Regular readers will probably remember that for the past two summers I've taught a field course up in Canada. The course was taught at a site my campus recently acquired, and now owns and operates; it's provided a unique opportunity for our program to be able to expose biology majors to field research and field biology.
I've dedicated much of my spare time for the past two years to working on projects related to this site. I've led two groups of students on research trips to the site, written two NSF grants to partially fund work at the site, written a large internal grant (at the last minute) to fund planning for the site, and done many smaller tasks in an attempt to spread knowledge about the site. I was not compensated for any of this work except the time and travel involved in actually teaching the two courses (even the time I spent each year working with students to plan the courses went uncompensated). And I'm not alone; many other professors and administrators at my campus have also worked tremendously hard on tasks relating to the site.
Early this year, before writing our second NSF grant, I was told by our president (a great advocate for our work) that while the long-term financial future of the site was in doubt, we had about five years of funding to count on. That was what we needed to hear before dedicating time to last year's courses and grant proposals; five years would be enough time to find out if we could create a financially sustainable program at the site.
However, last week we met with the president, who told us that the administrative body that runs the site is now seriously considering selling it. A committee (which no faculty will reportedly be on, and which I was told didn't even want to hear from us) will be created to evaluate the financial condition of the site, and to recommend whether to sell it or not. The president has informed us that it is likely the committee will recommend the site be sold; while we can probably count on one more year there, we shouldn't plan for anything further.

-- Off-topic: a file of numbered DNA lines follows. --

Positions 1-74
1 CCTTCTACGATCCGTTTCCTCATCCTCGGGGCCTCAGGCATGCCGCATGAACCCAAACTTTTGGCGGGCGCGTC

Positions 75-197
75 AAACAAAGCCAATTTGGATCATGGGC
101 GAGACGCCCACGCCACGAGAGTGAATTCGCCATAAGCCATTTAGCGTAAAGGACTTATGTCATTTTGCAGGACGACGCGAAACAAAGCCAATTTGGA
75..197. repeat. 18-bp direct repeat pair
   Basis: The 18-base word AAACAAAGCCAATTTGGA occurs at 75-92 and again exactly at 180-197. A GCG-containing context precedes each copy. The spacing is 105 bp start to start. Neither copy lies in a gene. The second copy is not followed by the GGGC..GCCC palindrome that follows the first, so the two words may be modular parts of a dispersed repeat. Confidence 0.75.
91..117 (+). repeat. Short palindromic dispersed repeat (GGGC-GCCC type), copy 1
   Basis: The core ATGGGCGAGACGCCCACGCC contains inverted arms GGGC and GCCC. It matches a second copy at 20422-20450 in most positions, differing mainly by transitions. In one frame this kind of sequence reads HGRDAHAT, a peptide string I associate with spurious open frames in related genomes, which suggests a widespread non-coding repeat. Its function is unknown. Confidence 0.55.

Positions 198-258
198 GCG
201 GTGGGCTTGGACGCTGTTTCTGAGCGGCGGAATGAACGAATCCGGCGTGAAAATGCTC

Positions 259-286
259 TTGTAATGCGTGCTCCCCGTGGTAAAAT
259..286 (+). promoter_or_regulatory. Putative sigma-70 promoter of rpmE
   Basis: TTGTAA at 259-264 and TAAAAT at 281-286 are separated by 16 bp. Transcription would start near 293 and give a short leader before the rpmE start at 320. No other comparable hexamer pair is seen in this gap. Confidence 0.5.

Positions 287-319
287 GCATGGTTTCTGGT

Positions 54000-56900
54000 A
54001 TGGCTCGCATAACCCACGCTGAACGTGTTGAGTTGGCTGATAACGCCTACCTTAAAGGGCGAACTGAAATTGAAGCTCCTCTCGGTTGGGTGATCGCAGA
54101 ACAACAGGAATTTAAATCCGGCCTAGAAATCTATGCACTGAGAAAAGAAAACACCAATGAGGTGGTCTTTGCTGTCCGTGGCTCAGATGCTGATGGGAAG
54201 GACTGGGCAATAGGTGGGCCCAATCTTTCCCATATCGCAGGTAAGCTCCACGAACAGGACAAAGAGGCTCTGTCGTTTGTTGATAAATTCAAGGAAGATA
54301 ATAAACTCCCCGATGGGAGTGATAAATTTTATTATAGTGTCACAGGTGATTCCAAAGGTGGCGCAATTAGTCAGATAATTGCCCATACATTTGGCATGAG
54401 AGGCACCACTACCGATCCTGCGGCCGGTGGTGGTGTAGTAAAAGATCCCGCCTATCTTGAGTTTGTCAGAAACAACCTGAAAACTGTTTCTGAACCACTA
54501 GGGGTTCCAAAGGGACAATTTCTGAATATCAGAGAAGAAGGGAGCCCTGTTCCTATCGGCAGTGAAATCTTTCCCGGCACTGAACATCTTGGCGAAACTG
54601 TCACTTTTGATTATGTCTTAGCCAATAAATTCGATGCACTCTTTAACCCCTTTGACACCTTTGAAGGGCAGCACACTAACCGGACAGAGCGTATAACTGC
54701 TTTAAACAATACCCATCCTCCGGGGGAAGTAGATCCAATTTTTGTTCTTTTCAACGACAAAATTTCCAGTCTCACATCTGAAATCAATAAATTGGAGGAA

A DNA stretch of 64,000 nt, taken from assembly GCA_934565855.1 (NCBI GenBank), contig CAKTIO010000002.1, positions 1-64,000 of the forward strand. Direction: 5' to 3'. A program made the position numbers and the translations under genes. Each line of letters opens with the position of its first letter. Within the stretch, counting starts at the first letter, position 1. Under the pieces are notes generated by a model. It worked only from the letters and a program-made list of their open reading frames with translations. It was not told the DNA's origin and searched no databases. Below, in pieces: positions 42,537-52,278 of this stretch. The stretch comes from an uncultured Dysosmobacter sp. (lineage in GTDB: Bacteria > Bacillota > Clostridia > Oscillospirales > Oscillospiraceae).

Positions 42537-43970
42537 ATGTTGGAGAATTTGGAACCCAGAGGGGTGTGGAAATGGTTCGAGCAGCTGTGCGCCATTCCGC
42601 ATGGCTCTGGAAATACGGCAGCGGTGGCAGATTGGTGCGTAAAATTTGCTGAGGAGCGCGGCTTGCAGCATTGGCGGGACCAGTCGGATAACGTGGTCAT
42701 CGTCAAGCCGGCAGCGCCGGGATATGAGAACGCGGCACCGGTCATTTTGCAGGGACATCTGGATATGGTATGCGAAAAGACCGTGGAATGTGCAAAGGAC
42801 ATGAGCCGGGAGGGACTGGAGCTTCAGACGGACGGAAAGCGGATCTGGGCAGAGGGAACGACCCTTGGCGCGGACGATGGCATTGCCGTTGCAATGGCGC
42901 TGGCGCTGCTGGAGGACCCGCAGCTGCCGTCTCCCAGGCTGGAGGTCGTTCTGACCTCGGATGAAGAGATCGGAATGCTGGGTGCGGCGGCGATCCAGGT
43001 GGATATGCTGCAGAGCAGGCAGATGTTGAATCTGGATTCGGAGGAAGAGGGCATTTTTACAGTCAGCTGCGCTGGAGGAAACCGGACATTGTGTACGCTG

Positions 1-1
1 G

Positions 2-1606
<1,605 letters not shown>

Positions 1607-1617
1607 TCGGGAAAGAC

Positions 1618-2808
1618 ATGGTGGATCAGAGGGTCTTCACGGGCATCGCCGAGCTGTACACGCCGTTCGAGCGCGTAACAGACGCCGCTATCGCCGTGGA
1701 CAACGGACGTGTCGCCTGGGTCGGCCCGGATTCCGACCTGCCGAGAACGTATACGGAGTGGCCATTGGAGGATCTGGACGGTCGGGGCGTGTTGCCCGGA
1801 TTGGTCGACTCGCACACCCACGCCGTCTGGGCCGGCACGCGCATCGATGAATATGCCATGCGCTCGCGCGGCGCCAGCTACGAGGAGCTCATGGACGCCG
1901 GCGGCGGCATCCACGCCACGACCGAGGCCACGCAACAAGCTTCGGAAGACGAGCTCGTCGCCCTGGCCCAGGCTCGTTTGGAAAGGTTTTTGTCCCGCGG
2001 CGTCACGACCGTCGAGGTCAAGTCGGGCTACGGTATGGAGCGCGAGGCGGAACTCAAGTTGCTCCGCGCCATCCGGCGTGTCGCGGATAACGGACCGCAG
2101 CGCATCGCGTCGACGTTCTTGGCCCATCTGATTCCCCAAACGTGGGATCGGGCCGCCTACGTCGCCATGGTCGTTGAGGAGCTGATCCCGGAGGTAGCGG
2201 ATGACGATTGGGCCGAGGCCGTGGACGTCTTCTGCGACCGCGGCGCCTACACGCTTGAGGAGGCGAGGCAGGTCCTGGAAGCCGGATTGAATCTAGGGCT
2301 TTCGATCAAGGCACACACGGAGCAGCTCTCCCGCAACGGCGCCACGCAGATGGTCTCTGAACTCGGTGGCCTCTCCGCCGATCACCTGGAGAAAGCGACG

Tip to administrators: If you want to rip out your faculty members' hearts in one easy step, follow the procedure above. It'll work wonders.
While I've had two great years at the site, and have had some amazing experiences with some of the best students I've ever had, a large part of my motivation for working on the site was the knowledge that the research we were starting now would be able to help other researchers 5, 10, 20, or 40 years down the line. The site has been virtually untouched by humans and relatively unstudied; thus we were working on trying to figure out what types of animals, plants, and fungi were there. It was hard (and fun) work that was going to take years (especially since none of our faculty or students have time to do the research or are experts in the required fields), but the real payout was going to be in a few years when we could start using our taxonomic knowledge to facilitate more complex studies at the site (and hopefully entice more researchers to work at the site), as well as in a few decades as we watched what happened to the site over the long term.
Now we have one more year left.
All is not lost yet, as no decisions have been made for certain. But what we've been told is that unless we can show that the site can be sustainable financially within about a year, it's going to be sold. Given that the administration has apparently done relatively little to create a financially stable operations model at the site (most planning I've seen has focused around teaching money-losing courses at the site), this will be a virtually impossible task.
We're being told that we should be excited about this last year; I'm not. I didn't spend hundreds of hours of my spare time these last two years working on this site just to have everything washed away before we've even had a chance to try to make the site sustainable.